Helen Coburn outlines what distributor Searsons has to offer retailers on its latest list
Apr 13 2012
Tasting events became quite thin on the ground during 2011 so it was very encouraging to be hit with quite a rush of them this spring. Even better, the price quality ratio being offered by many importers has significantly improved across many ranges - a response, no doubt, to our troubled times.
Searsons was one of the first to show its list and, as usual, it hit the ground running. The catalogue was more than averagely useful, highlighting special value wines, best deals, keen prices for bulk buys, and best of all, suggested retail prices. A picture collage makes it easy for retailers to compare and contrast the various offers. Among the special deals are several I’ve drunk in real life, as distinct from tastings, and noted as good. One is Berticot Cotes de Duras Sauvignon Blanc 2011 (€11 retail) which has decent weight as well as well defined flavours. Another is Borsao Black Label Garnacha 2010 (€9.65 and see above) which is great with shepherd’s pie as well as classier red meat dishes. At €13.20, I think Zenato Valpolicella 2009 is a bit pricey, but, according to Charles Searson, there are some attractive discounts on the table, indicating margins of 30% on larger buys. Some non-professional wine drinkers have praised this wine to me recently, so it’s worth inquiring about, as one that goes down well. The 2010 vintage should be available soon.
Starting at the top, as it were, Searsons was offering several champagnes with the emphasis on value. Champagne de Nauroy is in fresh style with tasty green apple and citrus flavours and is priced at around €36; it’s being promoted as a house sparkler, with some special deals and would make an ideal wedding bubbly. Bruno Paillard Premiere Cuvee is €50 and is dry, with very subtle toasty notes and a long citrussy finish. Personally, I would far prefer it to the rosé, which costs €28 more - but then a lot of people are prepared to pay a premium for pink. Jeio Cartizze Prosecco de Valdobbiadene isn’t what you’d call a value bottle, being €38 for what a lot of people regard as an easy drinking category. Thing is, though, it bears more than a passing resemblance to recently disgorged champagne; it’s elegant stuff but surely hard to sell at this price, even if it’s worth it.
Searsons is a good place to find off-beat wines and there were several in the line up this year. An old stand by is Chateau de Navailles Jurancon Sec 2010 (€14.75) which showed exotic tropical pineapple and peach notes with a hint of toastiness. Domaine Mabileau St Nicholas de Bourgueil 2010 (€16.75) had fresh blackcurrant, cherry and berry flavours with decent structure. Cave de Tain Marsanne 2010 (€11.50), from southern France, had succulent touches of honey with a hint of toasted hazelnut - don’t overchill this. Diemersfontain Wellington Pinotage (€20) is not cheap and especially it’s not cheap for South African pinotage. Even less so is its trade-up bottle Diemersfontein Carpe Diem Pinotage (€28). Yet the first is very elegant despite its ripeness and the second is well structured with beautifully integrated fruit and spice. Neither wine shows that low acid clunkiness which marks so much cut price pinotage. It’s tasty stuff - I’d try asking Mr Searson for one of his deals.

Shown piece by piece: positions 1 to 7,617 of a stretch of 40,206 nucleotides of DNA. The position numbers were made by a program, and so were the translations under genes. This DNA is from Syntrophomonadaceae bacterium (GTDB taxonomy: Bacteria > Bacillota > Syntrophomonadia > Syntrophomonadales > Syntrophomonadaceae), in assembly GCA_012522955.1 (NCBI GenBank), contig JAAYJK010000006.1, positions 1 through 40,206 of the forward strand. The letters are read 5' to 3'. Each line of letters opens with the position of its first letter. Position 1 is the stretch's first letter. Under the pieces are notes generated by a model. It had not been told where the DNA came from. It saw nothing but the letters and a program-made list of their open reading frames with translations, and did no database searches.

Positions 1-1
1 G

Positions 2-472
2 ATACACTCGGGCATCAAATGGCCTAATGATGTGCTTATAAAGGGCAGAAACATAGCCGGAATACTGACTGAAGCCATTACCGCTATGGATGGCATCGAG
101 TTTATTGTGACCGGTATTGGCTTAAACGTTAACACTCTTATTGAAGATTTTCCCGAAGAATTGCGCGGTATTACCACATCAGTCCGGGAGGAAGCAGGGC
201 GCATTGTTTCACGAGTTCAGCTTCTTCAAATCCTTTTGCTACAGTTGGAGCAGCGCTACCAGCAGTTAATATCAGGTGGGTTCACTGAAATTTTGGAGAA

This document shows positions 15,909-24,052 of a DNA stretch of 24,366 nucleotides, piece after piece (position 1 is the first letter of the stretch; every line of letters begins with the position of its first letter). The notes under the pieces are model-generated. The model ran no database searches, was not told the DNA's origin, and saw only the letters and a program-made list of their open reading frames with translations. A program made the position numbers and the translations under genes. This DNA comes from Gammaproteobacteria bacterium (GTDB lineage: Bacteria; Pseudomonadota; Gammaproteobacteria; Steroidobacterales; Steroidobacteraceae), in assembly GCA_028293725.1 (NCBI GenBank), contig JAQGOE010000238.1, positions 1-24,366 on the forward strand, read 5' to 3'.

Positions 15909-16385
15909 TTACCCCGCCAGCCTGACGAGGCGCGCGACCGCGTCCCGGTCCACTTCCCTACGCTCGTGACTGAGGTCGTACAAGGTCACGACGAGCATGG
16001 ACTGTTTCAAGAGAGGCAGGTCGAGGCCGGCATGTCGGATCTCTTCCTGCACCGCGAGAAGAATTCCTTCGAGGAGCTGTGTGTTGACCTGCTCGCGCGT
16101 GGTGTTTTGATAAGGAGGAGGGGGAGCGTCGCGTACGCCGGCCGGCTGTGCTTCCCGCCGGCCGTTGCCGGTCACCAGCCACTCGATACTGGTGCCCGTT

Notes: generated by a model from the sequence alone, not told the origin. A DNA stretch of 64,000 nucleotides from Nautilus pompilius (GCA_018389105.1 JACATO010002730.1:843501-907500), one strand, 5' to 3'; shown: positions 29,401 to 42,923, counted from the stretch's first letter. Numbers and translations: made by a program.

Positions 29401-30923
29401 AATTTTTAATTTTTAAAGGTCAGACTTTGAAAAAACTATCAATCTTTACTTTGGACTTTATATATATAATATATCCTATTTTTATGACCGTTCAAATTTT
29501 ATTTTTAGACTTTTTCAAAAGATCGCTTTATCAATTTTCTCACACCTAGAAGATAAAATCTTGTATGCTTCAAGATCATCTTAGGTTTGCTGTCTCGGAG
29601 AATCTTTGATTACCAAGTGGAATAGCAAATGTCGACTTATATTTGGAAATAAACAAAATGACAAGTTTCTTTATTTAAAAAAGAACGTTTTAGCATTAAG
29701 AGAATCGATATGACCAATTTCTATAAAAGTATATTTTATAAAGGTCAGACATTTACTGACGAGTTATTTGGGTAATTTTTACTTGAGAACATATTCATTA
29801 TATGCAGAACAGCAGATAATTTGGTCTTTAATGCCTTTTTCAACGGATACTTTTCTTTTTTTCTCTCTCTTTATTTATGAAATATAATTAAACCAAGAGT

At mid price, stand out wines included a brace of Italians from Marche producer Velenosi. Verdicchio dei Castelli di Jesi 2010 (€13) is very enjoyable and quite ripe for its style, while Rosso Piceno Superiore 2008 (€13) has smooth black fruit and tannins and is drinking really well now. Devils Corner Tamar Ridge Pinot Noir 2009 (€17.50) from Tasmania, has nicely concentrated summer fruits and, despite a premium price, is good value. Heartland Shiraz 2009 (€19), which uses grapes from two cooler climate Australian regions, is loaded with elegant plum flavours, showing just a trace of savouriness and delivering on its price.
Searsons has always had a good range of sweet wines and this year I actually started the tasting with these rather than leaving them to the tired palate stretch at the end. It was worth the trouble of doing them justice. Chateau de Navailles Jurancon Moelleux 2007 (€23) had a lovely herb and floral sweetness with a hint of honey; I’ve never tried it with food but somehow panna cotta came into my head. Oremus Late Harvest Furmint Hungary 2008 (€21) had a wonderful balance of sweetness and acidity, with lovely marmalade and honey flavours. Kracher Trockenbeerenauslese Austria (€15 quarter bottle) was luscious and honeyed yet with fine balancing acidity - and what a fantastic idea to have a quarter bottle, with just enough for two. Perfect for those who sometimes open a full bottle of dessert wine only to have half of it left behind, mouldering quietly in the fridge for ages, till it finally goes down the sink.